Whole-cell Escherichia coli-based bio-sensor assay for dual zinc oxide nanoparticle toxicity mechanisms.
Biosensors and Bioelectronics
NOTICE: this is the author’s version of a work that was accepted for publication in Biosensors and Bioelectronics. Changes resulting from the publishing process, such as peer review, editing, corrections, structural formatting, and other quality control mechanisms may not be reflected in this document. Changes may have been made to this work since it was submitted for publication. A definitive version was subsequently published in Biosensors and Bioelectronics, Vol. 51, pp. 274 – 279 DOI: 10.1016/j.bios.2013.07.024
Reason for embargo
A whole-cell biosensor assay for dual ZnO nanoparticle toxicity mechanisms has been developed based on the transcriptional response of Escherichia coli to: (1) Zn(2+) from ZnO nanoparticle dissolution with genes zntA (Zn(2+) efflux) and znuABC (Zn(2+) uptake); and (2) redox stress from ZnO nanoparticle photo-electron production under ultraviolet light with genes soxS and katG. Both processes occur in a dispersion of ZnO nanoparticles leading to toxicity. ZnO nanoparticle dissolution was measured independently by ICP-MS and photo-radical generation was confirmed by the stochiometric reduction of the redox dye, 2, 6-dichloroindolphenol (DCPIP). The whole-cell biosensor can detect both toxicity mechanisms and is a species-specific assay capable of discriminating between ZnO nanoparticles and the Zn(2+) dissolution product.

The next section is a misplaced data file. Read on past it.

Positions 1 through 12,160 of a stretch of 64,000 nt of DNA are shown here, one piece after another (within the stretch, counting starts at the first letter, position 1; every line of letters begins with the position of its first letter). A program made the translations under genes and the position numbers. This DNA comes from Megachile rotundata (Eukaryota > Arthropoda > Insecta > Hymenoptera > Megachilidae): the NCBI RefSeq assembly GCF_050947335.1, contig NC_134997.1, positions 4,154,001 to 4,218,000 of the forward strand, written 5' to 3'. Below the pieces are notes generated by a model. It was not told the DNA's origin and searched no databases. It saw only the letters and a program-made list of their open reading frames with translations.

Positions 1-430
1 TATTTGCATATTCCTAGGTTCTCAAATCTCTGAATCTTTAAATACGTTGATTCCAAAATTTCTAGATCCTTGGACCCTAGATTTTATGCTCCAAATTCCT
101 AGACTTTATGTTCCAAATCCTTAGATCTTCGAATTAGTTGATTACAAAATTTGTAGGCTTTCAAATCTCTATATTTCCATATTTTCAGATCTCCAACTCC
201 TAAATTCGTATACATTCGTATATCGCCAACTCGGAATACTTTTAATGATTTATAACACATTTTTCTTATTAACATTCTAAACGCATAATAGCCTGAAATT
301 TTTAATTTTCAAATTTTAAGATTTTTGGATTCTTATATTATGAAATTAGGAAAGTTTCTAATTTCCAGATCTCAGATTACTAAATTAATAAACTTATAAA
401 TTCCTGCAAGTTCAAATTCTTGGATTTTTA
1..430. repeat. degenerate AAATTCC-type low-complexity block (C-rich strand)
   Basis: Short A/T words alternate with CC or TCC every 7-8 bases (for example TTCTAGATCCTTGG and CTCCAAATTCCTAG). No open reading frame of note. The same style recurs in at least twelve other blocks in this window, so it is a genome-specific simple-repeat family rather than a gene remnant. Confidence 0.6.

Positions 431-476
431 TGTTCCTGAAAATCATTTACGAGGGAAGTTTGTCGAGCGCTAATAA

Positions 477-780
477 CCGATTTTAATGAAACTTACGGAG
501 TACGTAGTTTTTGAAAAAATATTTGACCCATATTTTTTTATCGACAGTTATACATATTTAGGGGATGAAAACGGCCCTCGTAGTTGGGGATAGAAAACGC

Research Support, Non-U.S. Gov't
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Vol. 51, pp. 274 - 279
Place of publication